Wednesday, September 30, 2020

Case Study #87 - Kathy Climbing to the Base Camp of Mt. Everest

"Kathy Climbing to Mt. Everest's Base Camp" Oil on Canvas. 30" x 24" 2020.

Kathy Diane Wennihan was was born in 1960 in Fairfax, MO. After receiving her high school diploma from Oak Park Academy in Nevada, IA in 1978, Kathy attended Union College in Lincoln, NE. Kathy resided in Des Moines with her two most recent rescue cats, Eli and Delilah. Kathy enjoyed a long career as a Patient Care Technician with Mercy Hospitals in Des Moines where she was fortunate to have met and bonded with many kind and supportive friends.

Kathy had NF1 which manifested itself in many different ways throughout her life
Prep Sketch
. Kathy was active with the Children's Tumor Foundation and attended the CTF NF patient forum in Austin, TX in 2016 to learn more about how to get relief from the nerve pain through clinical trials although there was not one that she qualified for at the time. Kathy also took great pride in her association with Above + Beyond Cancer, a charitable organization with the mission to elevate the lives of those touched by cancer, to create a healthier world, and through that association she transformed from relatively inactive into an accomplished athletic adventurer.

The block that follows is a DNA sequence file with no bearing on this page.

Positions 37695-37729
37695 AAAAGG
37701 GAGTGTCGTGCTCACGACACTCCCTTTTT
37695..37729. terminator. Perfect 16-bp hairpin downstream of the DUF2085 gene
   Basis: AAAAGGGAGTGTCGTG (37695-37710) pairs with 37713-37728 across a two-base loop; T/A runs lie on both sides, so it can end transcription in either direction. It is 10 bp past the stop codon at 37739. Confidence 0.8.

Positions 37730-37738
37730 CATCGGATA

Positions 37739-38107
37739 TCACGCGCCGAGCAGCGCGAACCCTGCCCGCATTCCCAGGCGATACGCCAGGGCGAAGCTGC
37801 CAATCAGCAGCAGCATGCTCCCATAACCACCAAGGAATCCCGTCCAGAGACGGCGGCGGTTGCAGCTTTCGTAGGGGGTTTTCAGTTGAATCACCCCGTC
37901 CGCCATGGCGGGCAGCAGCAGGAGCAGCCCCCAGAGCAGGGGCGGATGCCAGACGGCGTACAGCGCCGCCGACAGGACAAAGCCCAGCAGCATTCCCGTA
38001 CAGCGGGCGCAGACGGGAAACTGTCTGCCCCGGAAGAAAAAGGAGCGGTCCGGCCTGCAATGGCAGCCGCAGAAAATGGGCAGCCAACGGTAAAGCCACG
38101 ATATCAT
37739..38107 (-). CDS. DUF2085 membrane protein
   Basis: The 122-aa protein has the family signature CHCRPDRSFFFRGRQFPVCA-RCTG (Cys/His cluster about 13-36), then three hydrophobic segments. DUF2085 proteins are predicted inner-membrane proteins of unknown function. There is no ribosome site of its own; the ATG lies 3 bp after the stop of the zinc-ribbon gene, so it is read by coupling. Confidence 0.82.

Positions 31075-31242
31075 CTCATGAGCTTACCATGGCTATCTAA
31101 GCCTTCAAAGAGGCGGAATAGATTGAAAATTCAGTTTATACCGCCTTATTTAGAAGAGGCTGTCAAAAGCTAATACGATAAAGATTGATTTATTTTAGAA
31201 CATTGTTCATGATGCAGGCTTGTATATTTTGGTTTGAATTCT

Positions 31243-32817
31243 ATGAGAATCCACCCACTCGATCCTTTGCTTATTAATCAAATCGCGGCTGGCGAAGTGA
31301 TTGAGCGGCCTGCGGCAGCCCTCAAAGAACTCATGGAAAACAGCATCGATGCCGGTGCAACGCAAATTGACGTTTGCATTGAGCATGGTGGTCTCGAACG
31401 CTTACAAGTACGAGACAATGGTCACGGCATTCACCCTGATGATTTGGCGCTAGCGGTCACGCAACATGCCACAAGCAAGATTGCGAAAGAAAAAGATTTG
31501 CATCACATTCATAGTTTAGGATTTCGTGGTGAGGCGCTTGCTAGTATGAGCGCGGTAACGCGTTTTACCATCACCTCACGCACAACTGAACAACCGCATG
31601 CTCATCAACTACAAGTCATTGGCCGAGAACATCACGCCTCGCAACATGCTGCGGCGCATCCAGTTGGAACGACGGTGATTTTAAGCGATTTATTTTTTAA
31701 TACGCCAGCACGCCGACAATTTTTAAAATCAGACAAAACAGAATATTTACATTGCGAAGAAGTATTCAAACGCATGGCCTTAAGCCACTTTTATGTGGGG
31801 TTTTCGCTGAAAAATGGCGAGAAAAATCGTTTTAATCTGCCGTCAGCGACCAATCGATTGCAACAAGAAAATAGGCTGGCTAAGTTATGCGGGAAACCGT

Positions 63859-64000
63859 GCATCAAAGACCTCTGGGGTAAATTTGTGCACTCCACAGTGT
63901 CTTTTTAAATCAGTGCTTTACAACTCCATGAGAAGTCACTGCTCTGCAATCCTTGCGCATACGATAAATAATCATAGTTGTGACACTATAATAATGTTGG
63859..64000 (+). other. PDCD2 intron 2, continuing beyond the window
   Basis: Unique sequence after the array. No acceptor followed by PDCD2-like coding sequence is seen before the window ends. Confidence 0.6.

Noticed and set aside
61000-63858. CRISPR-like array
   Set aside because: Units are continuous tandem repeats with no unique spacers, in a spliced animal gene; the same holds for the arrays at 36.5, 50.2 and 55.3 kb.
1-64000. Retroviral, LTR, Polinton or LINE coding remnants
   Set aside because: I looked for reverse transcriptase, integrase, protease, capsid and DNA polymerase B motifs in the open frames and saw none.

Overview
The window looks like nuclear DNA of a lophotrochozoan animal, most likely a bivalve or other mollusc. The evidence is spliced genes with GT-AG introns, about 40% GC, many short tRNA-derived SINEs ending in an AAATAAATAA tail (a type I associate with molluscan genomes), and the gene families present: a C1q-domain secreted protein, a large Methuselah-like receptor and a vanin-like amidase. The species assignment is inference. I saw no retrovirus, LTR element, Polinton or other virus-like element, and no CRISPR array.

Never a runner, Kathy completed a marathon while suffering through cancer treatments. She ventured with Above + Beyond to Everest Base Camp and was part of the Above + Beyond Cancer Team for Dam to Dam and the Des Moines marathon. She also participated in many indoor cycling classes.

Kathy was a tireless volunteer and was chosen for the Above + Beyond Cancer Award in 2018. Kathy has become a pillar of the amazing impact Above + Beyond Cancer can have on cancer survivors. Kathy passed away in 2019 following a lengthy battle with cancer.

Thursday, September 10, 2020

Case Study #86 - Lars Responding to Messages


"Lars Responding to Messages" 30" x 24" Oil on Canvas.

Lars Roeyen (1997-2014)